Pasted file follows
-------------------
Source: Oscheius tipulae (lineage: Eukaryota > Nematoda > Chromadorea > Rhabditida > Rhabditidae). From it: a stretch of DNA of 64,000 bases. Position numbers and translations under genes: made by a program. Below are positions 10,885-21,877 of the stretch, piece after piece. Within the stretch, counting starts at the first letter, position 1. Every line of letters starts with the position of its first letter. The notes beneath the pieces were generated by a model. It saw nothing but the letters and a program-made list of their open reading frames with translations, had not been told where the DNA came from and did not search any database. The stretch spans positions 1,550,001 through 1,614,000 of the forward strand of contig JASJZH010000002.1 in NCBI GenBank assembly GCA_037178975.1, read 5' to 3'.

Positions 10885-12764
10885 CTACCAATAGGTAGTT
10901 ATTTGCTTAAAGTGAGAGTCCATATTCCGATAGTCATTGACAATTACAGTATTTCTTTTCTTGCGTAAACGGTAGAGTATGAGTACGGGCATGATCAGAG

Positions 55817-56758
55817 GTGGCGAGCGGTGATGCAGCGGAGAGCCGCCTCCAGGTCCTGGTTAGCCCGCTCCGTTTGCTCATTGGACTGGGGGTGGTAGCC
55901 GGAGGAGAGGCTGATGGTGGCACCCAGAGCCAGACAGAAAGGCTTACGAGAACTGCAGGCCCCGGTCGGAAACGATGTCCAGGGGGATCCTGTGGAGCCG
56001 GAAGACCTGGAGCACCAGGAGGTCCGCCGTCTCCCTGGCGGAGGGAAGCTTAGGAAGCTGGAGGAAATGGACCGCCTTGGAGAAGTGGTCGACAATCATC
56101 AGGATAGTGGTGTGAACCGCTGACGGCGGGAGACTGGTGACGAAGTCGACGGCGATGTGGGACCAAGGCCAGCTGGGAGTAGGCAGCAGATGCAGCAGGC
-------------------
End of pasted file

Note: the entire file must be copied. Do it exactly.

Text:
Source: Oscheius tipulae (lineage: Eukaryota > Nematoda > Chromadorea > Rhabditida > Rhabditidae). From it: a stretch of DNA of 64,000 bases. Position numbers and translations under genes: made by a program. Below are positions 10,885-21,877 of the stretch, piece after piece. Within the stretch, counting starts at the first letter, position 1. Every line of letters starts with the position of its first letter. The notes beneath the pieces were generated by a model. It saw nothing but the letters and a program-made list of their open reading frames with translations, had not been told where the DNA came from and did not search any database. The stretch spans positions 1,550,001 through 1,614,000 of the forward strand of contig JASJZH010000002.1 in NCBI GenBank assembly GCA_037178975.1, read 5' to 3'.

Positions 10885-12764
10885 CTACCAATAGGTAGTT
10901 ATTTGCTTAAAGTGAGAGTCCATATTCCGATAGTCATTGACAATTACAGTATTTCTTTTCTTGCGTAAACGGTAGAGTATGAGTACGGGCATGATCAGAG

Positions 55817-56758
55817 GTGGCGAGCGGTGATGCAGCGGAGAGCCGCCTCCAGGTCCTGGTTAGCCCGCTCCGTTTGCTCATTGGACTGGGGGTGGTAGCC
55901 GGAGGAGAGGCTGATGGTGGCACCCAGAGCCAGACAGAAAGGCTTACGAGAACTGCAGGCCCCGGTCGGAAACGATGTCCAGGGGGATCCTGTGGAGCCG
56001 GAAGACCTGGAGCACCAGGAGGTCCGCCGTCTCCCTGGCGGAGGGAAGCTTAGGAAGCTGGAGGAAATGGACCGCCTTGGAGAAGTGGTCGACAATCATC
56101 AGGATAGTGGTGTGAACCGCTGACGGCGGGAGACTGGTGACGAAGTCGACGGCGATGTGGGACCAAGGCCAGCTGGGAGTAGGCAGCAGATGCAGCAGGC